Hagglers will enjoy Barcelona's street markets. El Encants antiques market is held 9am–8pm (some dealers leave earlier) on Mon, Wed, Fri, and Sat in Plaça de les Glòries Catalanes (www.encantsbcn.com; Metro: Glòries). A market has operated here since the 14th century, but El Encants moved into a soaring new pavilion in late 2013.
One of the best flea markets is held 9am to 8pm on Thursday at Plaça Nova at the base of the Cathedral of Barcelona (Metro: Jaume 1). If you miss it, there is a smaller flea market 10am to 5pm Friday through Sunday near the Mirador de Colom (Metro: Drassanes). Plaça Reial (Metro: Liceu) is the site of a stamp and coin market 10am to 8pm on Sunday. Plaça del Pi (Metro: Liceu) hosts an art fair (www.pintorspibarcelona.com) with dozens of artists on Saturday 11am to 8pm and Sunday 11am to 2pm, while contemporary artisans line Carrer Argentería, from Santa María del Pi to Via Laietana on weekends 10am to 5pm.
La Boqueria and Mercat Santa Caterina are the best fresh food markets. These food extravaganzas are perfect for buying spices and other packaged goods to bring home. For great chocolate, visit Cacao Sampaka (Carrer Consell de Cent, 292; tel. 92-272-08-33; www.cacaosampaka.com; Metro: Passeig de Gràcia), which was co-founded by Albert Adrià, brother of famed chef Ferran. If your taste runs more to nuts or the traditional “torron” (nougat made with honey and almonds), check out the ancient (since 1851) nut roaster E & A Gispert (Carrer dels Sombrerers, 23; tel. 93-319-75-75; www.casagispert.com; Metro: Jaume I). For gourmet olive oils from around Spain, specialty dried beans, and canned fish and shellfish from Galicia, check the floor-to-ceiling shelves of upscale caterer Colmado Quilez (La Rambla de Catalunya, 63; tel. 93-215-23-56; www.lafuente.es; Metro: Passeig de Gràcia).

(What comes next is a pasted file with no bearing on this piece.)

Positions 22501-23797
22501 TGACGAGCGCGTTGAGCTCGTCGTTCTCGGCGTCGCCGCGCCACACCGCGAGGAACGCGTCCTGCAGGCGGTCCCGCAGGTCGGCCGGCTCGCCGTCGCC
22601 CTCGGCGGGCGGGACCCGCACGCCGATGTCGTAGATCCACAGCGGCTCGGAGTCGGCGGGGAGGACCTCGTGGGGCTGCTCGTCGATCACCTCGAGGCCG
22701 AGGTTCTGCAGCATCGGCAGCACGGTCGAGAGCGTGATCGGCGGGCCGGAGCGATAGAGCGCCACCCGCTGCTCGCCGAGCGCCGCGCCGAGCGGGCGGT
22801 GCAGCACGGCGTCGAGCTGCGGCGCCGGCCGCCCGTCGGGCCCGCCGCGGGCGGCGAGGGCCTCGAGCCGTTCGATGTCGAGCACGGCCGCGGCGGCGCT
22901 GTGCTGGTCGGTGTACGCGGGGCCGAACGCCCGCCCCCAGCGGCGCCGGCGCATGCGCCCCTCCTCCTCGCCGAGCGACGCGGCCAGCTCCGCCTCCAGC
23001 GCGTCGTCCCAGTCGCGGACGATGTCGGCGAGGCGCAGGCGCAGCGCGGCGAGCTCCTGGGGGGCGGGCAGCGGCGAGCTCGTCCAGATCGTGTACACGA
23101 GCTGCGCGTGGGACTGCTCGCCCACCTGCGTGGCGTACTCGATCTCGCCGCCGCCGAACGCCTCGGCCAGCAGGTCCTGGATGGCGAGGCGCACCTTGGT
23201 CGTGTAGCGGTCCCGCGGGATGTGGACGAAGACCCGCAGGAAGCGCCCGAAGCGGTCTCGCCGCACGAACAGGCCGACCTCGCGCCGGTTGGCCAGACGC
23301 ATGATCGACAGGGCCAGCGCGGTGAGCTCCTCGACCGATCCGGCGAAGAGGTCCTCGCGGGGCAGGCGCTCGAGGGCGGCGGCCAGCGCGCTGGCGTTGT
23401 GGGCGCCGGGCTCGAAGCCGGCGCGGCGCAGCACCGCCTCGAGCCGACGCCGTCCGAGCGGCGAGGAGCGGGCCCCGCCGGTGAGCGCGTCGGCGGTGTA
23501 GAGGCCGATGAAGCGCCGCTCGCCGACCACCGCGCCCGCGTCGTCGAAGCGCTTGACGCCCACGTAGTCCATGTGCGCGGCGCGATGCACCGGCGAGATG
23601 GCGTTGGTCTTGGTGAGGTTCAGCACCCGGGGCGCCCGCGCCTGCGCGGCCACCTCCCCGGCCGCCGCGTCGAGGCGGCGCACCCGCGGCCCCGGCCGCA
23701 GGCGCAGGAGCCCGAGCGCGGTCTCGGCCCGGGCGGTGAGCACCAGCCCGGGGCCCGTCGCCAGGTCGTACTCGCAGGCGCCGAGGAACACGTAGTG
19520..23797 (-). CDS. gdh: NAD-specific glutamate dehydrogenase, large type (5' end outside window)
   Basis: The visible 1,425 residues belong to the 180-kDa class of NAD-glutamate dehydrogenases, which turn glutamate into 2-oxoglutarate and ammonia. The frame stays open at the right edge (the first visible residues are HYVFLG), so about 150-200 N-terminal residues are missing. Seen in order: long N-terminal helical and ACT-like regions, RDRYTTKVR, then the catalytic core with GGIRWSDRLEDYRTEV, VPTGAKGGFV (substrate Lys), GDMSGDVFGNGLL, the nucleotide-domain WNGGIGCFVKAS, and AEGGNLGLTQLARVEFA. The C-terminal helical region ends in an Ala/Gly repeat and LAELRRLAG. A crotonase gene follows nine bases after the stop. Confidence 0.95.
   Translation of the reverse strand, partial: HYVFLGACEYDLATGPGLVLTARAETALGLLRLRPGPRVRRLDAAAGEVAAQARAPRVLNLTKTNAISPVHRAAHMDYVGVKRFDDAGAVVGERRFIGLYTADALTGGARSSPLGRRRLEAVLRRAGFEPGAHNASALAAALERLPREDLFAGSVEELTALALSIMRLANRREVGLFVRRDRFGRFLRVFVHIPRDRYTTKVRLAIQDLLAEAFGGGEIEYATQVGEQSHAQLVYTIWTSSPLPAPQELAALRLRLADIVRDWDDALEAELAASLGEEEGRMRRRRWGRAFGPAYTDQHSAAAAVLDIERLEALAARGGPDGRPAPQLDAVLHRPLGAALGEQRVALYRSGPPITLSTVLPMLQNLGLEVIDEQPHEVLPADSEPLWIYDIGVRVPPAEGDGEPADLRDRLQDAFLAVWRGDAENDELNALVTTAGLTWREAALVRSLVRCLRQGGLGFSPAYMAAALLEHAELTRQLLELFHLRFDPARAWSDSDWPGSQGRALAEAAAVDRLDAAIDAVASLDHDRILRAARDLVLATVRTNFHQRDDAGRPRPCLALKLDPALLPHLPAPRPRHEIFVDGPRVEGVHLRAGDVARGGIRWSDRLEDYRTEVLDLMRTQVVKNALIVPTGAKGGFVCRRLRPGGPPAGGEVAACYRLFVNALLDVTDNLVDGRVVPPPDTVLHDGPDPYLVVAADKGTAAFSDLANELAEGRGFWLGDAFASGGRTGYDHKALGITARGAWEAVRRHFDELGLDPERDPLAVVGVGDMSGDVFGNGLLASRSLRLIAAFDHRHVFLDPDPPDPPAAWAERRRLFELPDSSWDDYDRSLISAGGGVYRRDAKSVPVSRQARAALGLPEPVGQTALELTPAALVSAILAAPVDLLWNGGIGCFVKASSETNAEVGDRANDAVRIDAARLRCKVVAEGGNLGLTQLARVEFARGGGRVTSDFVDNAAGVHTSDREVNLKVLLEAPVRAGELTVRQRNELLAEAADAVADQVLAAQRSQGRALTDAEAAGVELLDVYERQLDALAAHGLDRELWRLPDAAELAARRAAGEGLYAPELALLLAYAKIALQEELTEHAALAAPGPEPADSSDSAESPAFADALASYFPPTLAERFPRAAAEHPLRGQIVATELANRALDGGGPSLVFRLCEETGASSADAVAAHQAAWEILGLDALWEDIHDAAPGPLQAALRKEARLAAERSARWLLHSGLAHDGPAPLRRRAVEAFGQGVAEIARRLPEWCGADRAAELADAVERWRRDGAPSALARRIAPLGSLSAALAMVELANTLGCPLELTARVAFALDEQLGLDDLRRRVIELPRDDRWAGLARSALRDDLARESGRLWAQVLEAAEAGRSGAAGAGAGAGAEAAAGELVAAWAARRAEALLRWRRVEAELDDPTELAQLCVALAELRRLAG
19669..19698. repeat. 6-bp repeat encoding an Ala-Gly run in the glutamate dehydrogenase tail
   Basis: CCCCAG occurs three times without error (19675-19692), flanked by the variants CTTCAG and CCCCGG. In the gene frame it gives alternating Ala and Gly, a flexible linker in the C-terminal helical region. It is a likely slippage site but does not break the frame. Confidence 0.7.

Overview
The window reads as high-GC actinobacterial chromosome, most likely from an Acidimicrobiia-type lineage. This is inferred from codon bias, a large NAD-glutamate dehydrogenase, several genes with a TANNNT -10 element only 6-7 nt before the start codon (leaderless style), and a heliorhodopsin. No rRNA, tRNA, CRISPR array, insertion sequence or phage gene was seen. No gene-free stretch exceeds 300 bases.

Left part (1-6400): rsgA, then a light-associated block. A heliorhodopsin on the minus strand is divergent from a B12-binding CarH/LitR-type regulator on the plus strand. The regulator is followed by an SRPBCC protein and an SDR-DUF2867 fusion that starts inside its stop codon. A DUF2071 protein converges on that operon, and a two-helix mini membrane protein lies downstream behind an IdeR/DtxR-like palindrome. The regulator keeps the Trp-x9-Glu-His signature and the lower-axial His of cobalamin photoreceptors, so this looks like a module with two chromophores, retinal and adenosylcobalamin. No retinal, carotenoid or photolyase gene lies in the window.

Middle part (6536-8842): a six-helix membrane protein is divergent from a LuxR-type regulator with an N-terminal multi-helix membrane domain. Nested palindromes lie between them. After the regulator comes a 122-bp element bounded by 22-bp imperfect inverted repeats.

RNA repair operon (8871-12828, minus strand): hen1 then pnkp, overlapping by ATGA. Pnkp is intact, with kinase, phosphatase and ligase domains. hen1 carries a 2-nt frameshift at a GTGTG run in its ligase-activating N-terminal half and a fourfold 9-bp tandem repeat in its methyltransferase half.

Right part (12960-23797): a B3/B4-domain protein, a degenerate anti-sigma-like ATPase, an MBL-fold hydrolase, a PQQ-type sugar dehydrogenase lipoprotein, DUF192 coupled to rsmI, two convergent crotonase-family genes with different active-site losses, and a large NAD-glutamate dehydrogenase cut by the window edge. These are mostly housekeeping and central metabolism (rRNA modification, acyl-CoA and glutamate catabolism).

Catalonia has resisted the lure of Sunday trading, mainly at the insistence of the trade unions. Apart from Barcelona's coin and stamp markets, which open on Sundays, most stores shut on Sundays and many also close on Saturday afternoon. The good news is that most shops in the center stay open through the lunch hour and generally don't close until 9pm, even on Saturdays, with department stores extending this to 10pm. As a general rule of thumb, smaller shops are open Monday through Saturday 9:30 or 10am to 1:30 or 2pm, and then open again in the afternoon from 4:30 or 5pm to 8:30pm. You will always find exceptions to this, especially as the tourist trade fans out over the city. You may come across some that, frustratingly, take Monday morning off, or decide to take a long siesta, but even that adds to the unique experience of Barcelona being a modern city that has retained its retro feel.